# Exercise 5¶

This exercise was generated from a Jupyter notebook. You can download the notebook here.

## Problem 5.1: Growth curves from a movie¶

At the dawn of the molecular revolution in biology, key experiments by Jacques Monod in which he measured growth curves of bacteria under different conditions exposed some of the mechanisms of regulation of gene expression. Those growth curves were measured in a bulk solution.. In this exercise, we will measure bacterial growth starting from a two bacteria. The movie shows Bacillus subtilis constitutively expressing mCherry growing under slow growth conditions. These data were kindly donated by Jin Park from the Elowitz lab here at Caltech.

a) Load in the series of images contained in the directory created when you unzipped bacterial_growth.zip. Be sure that however you store them (a list or tuple or other object) has the frames in the proper order.

b) Segment the images to separate bacteria from background. You do not need to segment individual bacteria; this would likely require some more advanced techniques involving edge detection that we haven't covered in bootcamp.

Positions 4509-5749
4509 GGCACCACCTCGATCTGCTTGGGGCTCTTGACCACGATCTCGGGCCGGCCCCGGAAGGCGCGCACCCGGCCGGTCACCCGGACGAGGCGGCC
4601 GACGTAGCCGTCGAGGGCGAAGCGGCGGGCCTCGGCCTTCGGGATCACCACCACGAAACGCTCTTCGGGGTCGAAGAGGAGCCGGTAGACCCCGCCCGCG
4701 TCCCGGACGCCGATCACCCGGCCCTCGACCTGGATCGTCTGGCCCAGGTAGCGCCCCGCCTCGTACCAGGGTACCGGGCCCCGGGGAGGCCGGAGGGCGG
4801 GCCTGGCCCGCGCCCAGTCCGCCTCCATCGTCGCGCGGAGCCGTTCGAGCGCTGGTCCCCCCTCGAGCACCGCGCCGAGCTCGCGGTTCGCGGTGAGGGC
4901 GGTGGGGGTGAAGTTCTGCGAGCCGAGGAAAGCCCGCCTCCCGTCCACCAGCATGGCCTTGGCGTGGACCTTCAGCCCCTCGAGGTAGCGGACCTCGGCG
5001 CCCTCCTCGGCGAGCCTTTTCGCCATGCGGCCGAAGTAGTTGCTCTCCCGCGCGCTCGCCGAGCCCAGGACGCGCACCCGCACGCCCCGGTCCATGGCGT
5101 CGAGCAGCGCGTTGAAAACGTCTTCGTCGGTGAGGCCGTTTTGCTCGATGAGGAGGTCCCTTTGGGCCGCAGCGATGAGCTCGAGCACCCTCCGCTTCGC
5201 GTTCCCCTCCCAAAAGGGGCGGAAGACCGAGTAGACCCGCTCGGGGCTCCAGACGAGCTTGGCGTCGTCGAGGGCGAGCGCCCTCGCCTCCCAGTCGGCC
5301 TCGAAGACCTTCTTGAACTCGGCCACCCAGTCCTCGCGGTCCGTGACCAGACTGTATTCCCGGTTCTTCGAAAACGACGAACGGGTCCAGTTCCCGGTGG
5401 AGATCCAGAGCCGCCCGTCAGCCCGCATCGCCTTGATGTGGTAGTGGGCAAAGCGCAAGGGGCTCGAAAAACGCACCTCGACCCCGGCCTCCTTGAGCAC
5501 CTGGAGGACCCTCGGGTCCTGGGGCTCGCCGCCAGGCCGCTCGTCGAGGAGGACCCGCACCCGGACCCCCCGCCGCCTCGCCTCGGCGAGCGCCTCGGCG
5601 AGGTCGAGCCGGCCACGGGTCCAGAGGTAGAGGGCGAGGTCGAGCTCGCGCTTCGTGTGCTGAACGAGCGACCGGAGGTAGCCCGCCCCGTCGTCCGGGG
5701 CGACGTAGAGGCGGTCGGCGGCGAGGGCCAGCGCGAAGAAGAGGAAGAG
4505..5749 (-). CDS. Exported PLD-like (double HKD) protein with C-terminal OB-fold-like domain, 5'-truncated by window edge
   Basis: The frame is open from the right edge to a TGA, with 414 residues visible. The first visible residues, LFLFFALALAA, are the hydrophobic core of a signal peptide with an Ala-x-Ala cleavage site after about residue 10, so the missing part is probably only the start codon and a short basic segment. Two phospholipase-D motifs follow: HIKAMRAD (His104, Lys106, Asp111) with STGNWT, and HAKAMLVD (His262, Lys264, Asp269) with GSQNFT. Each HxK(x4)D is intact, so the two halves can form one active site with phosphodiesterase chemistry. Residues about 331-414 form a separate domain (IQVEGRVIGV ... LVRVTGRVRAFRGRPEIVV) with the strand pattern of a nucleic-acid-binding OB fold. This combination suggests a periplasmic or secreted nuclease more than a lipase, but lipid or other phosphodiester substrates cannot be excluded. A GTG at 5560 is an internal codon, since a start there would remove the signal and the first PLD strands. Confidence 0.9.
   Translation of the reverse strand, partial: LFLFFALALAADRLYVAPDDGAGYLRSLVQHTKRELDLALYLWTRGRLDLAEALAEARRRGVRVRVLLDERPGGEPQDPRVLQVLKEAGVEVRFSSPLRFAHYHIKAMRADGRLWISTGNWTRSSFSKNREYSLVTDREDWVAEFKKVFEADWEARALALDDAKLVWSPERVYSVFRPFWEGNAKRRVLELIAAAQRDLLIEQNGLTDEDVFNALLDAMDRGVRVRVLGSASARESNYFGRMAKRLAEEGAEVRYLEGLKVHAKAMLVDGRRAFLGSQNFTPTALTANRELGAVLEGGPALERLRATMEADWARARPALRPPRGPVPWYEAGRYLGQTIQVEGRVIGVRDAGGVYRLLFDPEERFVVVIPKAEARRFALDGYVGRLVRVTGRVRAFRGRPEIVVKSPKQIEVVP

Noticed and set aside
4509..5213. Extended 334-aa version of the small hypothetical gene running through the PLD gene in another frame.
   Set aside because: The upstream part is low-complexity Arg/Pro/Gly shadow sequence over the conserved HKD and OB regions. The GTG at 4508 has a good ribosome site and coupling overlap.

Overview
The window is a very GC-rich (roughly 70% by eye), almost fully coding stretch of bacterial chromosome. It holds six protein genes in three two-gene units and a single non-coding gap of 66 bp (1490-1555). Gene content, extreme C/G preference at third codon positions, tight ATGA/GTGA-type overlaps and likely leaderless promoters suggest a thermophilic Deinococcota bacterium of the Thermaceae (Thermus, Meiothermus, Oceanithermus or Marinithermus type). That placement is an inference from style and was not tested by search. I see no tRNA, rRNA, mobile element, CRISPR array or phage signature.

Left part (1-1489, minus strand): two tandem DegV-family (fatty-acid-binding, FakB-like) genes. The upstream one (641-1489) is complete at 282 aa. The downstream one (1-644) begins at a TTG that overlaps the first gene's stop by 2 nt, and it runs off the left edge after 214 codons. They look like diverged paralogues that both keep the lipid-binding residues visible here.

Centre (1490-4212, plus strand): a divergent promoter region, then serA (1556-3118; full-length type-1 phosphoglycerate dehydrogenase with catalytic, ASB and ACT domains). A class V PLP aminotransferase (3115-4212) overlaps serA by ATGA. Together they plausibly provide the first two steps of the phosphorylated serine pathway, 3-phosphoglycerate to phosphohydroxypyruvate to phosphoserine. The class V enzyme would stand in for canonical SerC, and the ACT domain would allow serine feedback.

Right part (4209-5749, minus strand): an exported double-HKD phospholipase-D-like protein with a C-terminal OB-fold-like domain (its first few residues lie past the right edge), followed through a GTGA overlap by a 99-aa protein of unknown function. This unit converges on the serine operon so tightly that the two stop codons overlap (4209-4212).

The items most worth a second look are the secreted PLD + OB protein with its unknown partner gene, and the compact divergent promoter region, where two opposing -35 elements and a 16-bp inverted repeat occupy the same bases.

c) Show a representative image from the stack (with the segmentation overlayed in green) of images with a 10 µm scale bar burned in.

d) Plot a growth curve for this growing colony. What values should be on the $y$-axis? (This is one of those times where I ask an open question for which there is no "right" answer.)

e) Perform a regression on this growth curve to estimate the time constant for the exponential growth. Be sure to check out the README file in the directory containing the images to get the appropriate metadata.

## Problem 5.2: Beak depth and lengths¶

In Exercise 4, you munged and plotted some data on beak widths and depths of Darwin's finches. In this problem, we will work to quantify these data. We will perform a simple analysis in which we perform a linear regression to get the dependence of beak depth on beak length.

a) Perform a linear regression on each of the ten (year-species) pairs. Show your regression line on plots like you make in Exercise 4.

b) Comment on the observed slopes and how they change over time.

c) Perform any other analysis on the data that you see fit or are curious about.